Effect of crustal deformation on the magma system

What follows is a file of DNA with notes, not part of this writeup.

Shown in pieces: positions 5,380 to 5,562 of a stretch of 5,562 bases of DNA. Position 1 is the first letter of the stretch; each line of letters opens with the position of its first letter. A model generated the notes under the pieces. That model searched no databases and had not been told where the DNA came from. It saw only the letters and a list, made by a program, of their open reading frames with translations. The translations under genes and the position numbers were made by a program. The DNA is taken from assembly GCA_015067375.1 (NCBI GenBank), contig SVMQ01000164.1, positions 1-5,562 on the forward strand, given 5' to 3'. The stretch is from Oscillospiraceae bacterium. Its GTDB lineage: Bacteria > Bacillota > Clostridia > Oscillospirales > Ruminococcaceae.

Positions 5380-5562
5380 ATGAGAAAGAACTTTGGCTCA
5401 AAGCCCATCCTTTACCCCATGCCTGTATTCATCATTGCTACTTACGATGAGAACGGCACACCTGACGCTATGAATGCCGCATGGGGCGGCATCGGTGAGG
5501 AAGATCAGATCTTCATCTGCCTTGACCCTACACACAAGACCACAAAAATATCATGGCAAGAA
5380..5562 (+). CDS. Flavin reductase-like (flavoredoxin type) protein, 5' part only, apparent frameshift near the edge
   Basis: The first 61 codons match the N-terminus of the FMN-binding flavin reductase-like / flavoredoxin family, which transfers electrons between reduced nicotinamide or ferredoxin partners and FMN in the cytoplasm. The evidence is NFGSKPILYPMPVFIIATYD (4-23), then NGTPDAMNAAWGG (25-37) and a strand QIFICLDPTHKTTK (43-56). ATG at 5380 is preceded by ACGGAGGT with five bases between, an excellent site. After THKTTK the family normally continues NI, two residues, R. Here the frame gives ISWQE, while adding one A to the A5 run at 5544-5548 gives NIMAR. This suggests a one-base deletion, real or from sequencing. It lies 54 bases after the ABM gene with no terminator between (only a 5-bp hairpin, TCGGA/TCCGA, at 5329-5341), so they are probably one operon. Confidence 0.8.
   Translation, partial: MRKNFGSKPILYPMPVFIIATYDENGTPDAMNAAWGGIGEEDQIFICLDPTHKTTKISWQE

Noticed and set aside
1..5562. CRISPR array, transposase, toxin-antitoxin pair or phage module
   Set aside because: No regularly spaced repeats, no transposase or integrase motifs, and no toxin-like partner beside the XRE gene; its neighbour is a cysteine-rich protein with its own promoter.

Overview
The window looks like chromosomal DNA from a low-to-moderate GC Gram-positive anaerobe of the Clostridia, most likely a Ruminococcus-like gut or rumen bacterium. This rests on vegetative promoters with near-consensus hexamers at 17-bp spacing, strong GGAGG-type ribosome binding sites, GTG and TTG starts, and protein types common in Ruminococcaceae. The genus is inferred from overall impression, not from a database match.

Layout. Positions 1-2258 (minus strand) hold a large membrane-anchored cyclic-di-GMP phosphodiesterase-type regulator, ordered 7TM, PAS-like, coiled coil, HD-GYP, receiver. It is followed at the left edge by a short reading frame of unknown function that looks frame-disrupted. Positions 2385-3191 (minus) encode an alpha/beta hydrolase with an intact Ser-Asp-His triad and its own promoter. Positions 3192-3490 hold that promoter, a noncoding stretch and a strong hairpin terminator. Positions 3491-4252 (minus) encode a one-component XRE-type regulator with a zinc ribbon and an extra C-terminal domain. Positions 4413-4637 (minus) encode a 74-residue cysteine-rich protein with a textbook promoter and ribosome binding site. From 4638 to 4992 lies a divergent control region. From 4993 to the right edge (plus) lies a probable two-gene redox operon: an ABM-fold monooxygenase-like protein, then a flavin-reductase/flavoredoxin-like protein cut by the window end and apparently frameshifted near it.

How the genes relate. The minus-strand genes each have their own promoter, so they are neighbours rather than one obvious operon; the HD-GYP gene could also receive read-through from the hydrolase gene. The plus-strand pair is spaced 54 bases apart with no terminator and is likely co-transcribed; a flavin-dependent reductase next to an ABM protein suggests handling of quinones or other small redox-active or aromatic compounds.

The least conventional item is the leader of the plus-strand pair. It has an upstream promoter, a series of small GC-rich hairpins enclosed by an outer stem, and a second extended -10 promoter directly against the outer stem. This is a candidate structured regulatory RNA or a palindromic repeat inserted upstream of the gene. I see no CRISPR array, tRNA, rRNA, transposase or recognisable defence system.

In this section, we model the crustal structure and magma system using the finite-element method (FEM) and calculate the displacement and stress fields caused by the earthquake. The target area was set to 130.5°E–131.5°E, 32.5°N–33.3°N, and 0–40 km, and was divided into 112 × 112 × 50 elements. In addition, we re-mesh Aso volcanic area of 0.04° latitude × 0.09° longitude × 15 km depth to 112 × 112 × 50 meshes for more detailed analysis. In the elements generation for the FEM analysis, we considered topography by using a digital elevation model published by GSI. Elastic parameters at each element were derived based on Vp and Vs structures estimated by seismic tomography (Matsubara et al. 2008). We estimated the density via an empirical equation; the elastic moduli and Poisson ratios can then be obtained (Birch 1961). For a magma system, we assumed a spherical structure filled with the soft elastic; the bulk modulus was 10 GPa, and the Poisson ratio was 0.49. Sudo and Kong (2001) applied seismic tomography and detected a low velocity region about 6 km beneath an area south of the Kusasenri region. A leveling survey suggested a deflation source around the same area (Sudo et al. 2006). Considering their results, we placed a spherical soft structure with a 1-km radius 6 km deep beneath the area south of the Kusasenri region. To remove the artificial reflection from the finite boundaries, we applied “infinite elements” at the horizontal and bottom boundaries. Applying slips on the four fault segments estimated in this study, we calculated the displacement and stress fields around the Aso magma system.